The Junipers – Paint The Ground, a review and an apology

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I think I owe the Junipers something of an apology. A couple of years back a friend of mine raved about the debut album, so I bought the CD and played it – probably only twice. Then a little while later I saw the band supporting Spearmint at the ICA. Except I didn’t pay them a great deal of attention as I was busy propping up the bar.

So I was more than little surprised when I got sent the band’s latest EP, the marvelously titled Euphonious Trolley, to review for a magazine and feel head over heels in love with it. While it is heading for pastiche territory – which is why perhaps the band chose to issue it kind of under pseudonym – the quality of the songs is incredible. And In My Dreams, which kicks off with a lovely Revolver style guitar burst sounds so good it could be an outtake from the first Orgone Box album, while Oh Gilbert, I Need Help, (I want to write a song like Jet) is as perkily tuneful as many of the songs it musically (and lyrically) references.

‘Maybe they should shelve their serious stuff for a while and focus on this – it is what they were clearly born to do,’ I wrote.

Except that after writing the review I went out and checked out their second album Paint The Ground and immediately felt like a bit of a chump.

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Originally issued as a download, though it has just come out on vinyl courtesy of the fine folks at Sugar Bush, Paint The Ground isn’t just The Junipers’ masterpiece, it is one of the best psych albums issued in this country in the last decade. If you ever loved the more gentle side of The Teenage Fanclub, or maybe even Shack and especially their Here’s Tom With The Weather classic you will find so much to swoon over here.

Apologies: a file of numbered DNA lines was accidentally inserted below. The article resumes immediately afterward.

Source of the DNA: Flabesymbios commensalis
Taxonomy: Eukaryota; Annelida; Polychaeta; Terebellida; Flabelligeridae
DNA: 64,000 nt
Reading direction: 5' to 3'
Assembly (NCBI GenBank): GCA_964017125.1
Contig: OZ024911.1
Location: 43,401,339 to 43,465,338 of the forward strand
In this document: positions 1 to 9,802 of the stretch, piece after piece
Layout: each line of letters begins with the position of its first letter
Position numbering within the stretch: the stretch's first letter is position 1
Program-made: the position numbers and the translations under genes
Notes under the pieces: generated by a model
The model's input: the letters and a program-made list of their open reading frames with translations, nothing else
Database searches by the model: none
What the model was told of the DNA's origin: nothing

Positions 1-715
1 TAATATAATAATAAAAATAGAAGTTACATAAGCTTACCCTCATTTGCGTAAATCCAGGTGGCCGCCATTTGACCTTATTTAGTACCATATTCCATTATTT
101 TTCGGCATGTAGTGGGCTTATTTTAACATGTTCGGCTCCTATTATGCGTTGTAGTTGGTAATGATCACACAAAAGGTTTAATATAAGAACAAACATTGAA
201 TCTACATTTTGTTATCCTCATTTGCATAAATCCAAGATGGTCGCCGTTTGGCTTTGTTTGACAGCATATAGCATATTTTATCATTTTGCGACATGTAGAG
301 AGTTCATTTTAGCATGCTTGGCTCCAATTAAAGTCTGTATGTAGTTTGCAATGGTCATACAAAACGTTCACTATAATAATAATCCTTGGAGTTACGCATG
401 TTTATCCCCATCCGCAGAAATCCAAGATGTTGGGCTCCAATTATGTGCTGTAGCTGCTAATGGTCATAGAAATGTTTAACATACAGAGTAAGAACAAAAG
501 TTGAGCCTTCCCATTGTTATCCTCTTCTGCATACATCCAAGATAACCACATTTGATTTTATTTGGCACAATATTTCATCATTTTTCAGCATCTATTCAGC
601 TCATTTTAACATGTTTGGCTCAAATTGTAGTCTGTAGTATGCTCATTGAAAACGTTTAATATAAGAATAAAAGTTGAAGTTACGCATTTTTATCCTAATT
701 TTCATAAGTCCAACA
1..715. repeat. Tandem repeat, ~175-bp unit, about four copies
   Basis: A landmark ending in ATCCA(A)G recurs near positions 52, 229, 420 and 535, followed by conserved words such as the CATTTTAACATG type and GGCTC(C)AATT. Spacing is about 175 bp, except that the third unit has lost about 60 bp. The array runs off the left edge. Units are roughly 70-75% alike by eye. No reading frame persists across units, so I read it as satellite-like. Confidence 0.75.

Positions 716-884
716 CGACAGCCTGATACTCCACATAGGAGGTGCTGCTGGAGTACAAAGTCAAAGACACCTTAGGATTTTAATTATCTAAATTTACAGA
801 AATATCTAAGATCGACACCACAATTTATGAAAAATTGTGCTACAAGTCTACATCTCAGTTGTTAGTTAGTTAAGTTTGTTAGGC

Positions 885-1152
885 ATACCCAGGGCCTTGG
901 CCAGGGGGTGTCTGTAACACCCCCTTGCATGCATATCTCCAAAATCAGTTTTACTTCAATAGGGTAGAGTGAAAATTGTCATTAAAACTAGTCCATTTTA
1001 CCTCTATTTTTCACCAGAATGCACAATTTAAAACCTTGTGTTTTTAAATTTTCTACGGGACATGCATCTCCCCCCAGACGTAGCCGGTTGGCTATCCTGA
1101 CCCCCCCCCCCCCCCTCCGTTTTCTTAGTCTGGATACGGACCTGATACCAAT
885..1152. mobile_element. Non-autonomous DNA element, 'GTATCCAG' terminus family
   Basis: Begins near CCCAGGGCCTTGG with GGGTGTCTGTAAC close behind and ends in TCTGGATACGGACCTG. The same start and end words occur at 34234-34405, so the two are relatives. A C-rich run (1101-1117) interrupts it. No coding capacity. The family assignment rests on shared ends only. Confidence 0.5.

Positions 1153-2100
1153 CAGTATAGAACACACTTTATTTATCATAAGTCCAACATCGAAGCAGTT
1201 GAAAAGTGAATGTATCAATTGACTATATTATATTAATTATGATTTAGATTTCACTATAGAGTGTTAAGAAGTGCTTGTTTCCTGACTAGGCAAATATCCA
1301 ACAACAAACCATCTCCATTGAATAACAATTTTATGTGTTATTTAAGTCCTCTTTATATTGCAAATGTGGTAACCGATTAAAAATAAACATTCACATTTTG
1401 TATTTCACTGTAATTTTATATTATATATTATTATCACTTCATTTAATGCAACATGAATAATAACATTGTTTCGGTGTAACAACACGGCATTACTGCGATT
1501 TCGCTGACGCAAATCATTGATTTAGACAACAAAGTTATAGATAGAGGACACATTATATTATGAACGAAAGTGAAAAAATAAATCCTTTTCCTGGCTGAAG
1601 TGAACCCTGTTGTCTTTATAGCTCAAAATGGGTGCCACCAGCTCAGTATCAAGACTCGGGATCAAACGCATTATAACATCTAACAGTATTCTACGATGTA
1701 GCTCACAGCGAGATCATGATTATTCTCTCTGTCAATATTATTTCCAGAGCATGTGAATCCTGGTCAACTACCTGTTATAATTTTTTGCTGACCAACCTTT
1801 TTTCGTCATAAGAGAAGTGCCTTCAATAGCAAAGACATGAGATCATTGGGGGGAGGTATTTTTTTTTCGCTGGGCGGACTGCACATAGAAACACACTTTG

It starts innocently enough with a slightly throwaway tune called Look Into My River, but then comes the first nugget the stunning Dandelion Man. By the time you get to track three though Willow and the Water Mill, the band have packed their picnic headed off into the English countryside and crafted a gorgeous piece of pop that’s part English folk and part the autumnal early 70s stuff that pops up on some of the Fading Yellow compilations. Accordion intro, gentle acoustic guitars, whispered vocals it really is stunning. If anything, In My Reverie which follows is even more fragile. That is until a striking guitar break and some heavenly harmonies in the fade.

By the time you hit side two (that sounds so good doesn’t it!) there’s a semi-instrumental track called Antler Season whose wistful guitars recall both The West Coast Pop Art Experimental Band and the contemporary band most indebted to them The Clientele.

Gem after gem follows until the needle hits the run out groove after a Notorious Byrd Brothers inspired finale Pearly Home. If you like The Byrds, Shack, or the gentler side of psychedelia you really have to hear this.

Here’s hoping it won’t be too long before they deliver a follow up.

Get the vinyl here.

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